A local athletic program is helping handicapped and developmentally disabled Brooklynites gain the self-confidence they need to succeed. Open to children and adults, the St. Mark Sports Associations Challenger Basketball program has been a favorite of residents with special needs since its inception seven years ago. He looks forward to it every Sunday morning, Barry Resnick said of his 25-year-old son Jeffrey, who has played in the weekly games at St. Mark School in Sheepshead Bay since the program was created. It gives them something to do, explained Jimmy Bahan, Sr., Challenger Basketball coach and athletic director for the St. Mark Sports Association. They love the competition. As soon as they walk into that gym, theyre running over and looking for the basketball. Eighteen-year-old Ralph Castellano, who has Down syndrome, said he likes to shoot. The program was actually created with Castellano, a Sheepshead Bay resident, in mind. After Castellano grew tired of just watching the basketball games in St. Marks gymnasium, he asked Bahan to implement a program to suit his needs. Bahan and Castellanos father, Joe, happily obliged and Challenger Basketball was born. The program now boasts more than 50 players, many of whom signed up for the opportunity to get some exercise. Born with congenital heart disease, Castellano needed to find a way to develop his strength and keep fit. Challenger Basketball was the perfect solution. In the beginning, he could barely even lift a small basketball. Now he is an excellent three-point shooter. He has a hook shot, said his mother, Terri. Castellano, like many other Challenger participants, has also gained self-confidence through the program. You can see the difference in these kids, said Resnick, who coaches Challenger Basketball games. Thats the one constant I hear from parents theyre more outgoing, theyre more confident. Every time they accomplish something, whether its a simple thing like dribbling a basketball
[or] when they make a successful pass, he continued, I cant explain to you what that does to a kids confidence. For players, participating in weekly games is an accomplishment. Its an accomplishment in starting and finishing a task, in working together, [and] team work all of these things are life lessons that benefit them in the long run, Resnick said. To see my son playing in a structured situation is phenomenal for me because I always wanted Ralph to be involved in something from start to finish where hes listening to the rules and playing by the rules, said Terri. The program is also a great way to bring families together. Parents and siblings of players regularly attend games and often take on managerial and administrative positions by acting as coaches and referees. Im in charge of giving the uniforms to the kids, said Terri. My sons and husband coach. They keep score, they do the clock. Its wonderful. Since most of the players are unable to travel to the games on their own, this tight family aspect is what has allowed the Challenger program to remain operational. If the parents or the family dont enable it then its not going to happen so we have more parent involvement in our program than most athletic programs, Resnick said. The close atmosphere is also responsible for keeping the coaches of the Challenger Basketball games coming back to the court every week. Ive coached normal kids and I dont get out of it what I get from these kids, Resnick said. Its the one thing in my life beyond anything that I am most proud of. The St. Mark Sports Association is still accepting participants for this seasons Challenger Basketball program (games are played from October to March). The program requires a $60 registration fee, which covers the cost of uniforms and end-of-season trophies awarded to all players. Games are played at St. Mark School, located at Avenue Z and East 18th Street. For additional information about Challenger Basketball, contact the St. Mark Sports Association at 718-769-5374 or log onto www.stmark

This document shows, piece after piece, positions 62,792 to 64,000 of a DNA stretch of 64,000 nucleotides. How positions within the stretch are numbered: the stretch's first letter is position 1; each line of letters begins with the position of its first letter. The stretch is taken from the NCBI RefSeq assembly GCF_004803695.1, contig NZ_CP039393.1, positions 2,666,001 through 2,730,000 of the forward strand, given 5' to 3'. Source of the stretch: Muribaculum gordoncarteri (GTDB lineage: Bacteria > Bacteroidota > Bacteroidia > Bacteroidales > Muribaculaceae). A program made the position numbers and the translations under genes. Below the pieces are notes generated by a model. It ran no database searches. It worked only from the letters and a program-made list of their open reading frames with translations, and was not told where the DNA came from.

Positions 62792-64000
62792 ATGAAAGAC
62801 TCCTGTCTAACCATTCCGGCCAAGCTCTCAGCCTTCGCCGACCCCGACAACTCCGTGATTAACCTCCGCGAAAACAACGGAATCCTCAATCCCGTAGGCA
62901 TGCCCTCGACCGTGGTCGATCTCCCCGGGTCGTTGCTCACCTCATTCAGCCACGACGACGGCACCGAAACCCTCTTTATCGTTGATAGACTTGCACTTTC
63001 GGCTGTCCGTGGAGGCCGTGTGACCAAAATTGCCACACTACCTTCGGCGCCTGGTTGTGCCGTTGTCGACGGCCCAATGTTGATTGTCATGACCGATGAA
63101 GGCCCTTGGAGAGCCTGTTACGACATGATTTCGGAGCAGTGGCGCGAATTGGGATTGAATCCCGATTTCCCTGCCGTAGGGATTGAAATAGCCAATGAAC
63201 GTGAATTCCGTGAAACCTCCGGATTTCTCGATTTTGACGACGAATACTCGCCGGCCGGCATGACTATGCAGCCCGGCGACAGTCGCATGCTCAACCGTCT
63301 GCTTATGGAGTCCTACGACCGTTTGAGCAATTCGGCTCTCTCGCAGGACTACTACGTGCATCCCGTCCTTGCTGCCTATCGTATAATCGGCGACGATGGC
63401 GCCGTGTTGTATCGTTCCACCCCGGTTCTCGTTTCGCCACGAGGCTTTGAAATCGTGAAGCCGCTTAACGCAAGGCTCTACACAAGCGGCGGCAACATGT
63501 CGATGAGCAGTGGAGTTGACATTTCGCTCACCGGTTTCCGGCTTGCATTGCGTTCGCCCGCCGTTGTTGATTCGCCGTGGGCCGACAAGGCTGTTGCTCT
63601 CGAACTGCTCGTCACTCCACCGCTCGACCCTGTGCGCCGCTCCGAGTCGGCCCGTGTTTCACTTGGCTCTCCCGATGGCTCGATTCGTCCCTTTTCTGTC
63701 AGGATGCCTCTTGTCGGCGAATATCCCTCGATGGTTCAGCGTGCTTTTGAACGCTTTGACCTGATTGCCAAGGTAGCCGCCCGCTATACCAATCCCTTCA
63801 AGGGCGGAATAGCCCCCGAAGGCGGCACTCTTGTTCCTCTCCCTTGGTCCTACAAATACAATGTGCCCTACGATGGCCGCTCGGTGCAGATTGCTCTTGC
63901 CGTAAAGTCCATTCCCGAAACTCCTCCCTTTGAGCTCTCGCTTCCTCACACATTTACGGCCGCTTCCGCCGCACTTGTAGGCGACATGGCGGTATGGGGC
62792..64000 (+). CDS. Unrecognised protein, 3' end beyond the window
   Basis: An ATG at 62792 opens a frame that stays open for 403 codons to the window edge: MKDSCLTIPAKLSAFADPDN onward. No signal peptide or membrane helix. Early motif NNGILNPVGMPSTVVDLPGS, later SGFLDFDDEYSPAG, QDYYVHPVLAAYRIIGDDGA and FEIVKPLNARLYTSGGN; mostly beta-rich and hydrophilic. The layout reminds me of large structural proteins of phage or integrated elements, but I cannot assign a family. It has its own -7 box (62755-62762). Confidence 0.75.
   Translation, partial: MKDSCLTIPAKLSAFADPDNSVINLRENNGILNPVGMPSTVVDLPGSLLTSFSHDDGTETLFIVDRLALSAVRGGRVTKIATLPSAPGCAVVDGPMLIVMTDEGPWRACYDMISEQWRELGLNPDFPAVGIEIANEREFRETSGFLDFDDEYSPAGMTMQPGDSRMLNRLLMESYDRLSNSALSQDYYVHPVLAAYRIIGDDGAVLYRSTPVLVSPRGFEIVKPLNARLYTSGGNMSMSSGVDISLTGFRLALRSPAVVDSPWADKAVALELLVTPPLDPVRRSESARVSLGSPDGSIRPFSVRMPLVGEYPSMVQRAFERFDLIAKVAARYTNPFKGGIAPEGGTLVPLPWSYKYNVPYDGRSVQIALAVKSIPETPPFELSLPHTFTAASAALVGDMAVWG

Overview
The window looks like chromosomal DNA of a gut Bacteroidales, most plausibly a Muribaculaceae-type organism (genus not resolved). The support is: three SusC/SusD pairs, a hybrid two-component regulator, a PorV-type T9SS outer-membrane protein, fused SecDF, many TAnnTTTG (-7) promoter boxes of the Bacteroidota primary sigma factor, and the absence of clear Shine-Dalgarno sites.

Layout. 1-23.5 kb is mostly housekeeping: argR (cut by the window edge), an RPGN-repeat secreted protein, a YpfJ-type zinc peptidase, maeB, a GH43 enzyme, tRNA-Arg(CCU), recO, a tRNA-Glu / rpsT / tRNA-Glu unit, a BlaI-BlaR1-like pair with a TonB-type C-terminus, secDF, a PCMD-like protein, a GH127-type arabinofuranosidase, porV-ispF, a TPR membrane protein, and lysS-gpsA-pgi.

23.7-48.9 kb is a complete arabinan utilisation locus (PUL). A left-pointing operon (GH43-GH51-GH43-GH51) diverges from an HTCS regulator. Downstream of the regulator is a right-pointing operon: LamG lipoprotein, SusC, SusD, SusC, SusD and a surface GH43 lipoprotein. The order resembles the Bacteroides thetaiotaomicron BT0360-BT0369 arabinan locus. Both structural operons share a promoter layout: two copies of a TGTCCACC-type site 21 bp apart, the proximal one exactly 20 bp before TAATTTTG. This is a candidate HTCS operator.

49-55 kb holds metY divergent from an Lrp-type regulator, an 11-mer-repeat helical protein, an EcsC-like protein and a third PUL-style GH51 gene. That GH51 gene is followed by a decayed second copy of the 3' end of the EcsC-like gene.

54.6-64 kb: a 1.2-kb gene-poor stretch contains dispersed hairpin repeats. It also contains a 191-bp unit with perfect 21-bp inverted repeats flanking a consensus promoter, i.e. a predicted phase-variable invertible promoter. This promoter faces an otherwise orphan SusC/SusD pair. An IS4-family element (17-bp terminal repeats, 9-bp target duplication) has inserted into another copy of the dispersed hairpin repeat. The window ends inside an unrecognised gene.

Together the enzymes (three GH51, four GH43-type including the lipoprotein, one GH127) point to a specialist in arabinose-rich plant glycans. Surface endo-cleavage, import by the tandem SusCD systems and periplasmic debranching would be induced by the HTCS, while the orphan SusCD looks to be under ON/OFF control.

©2006 Community News Group
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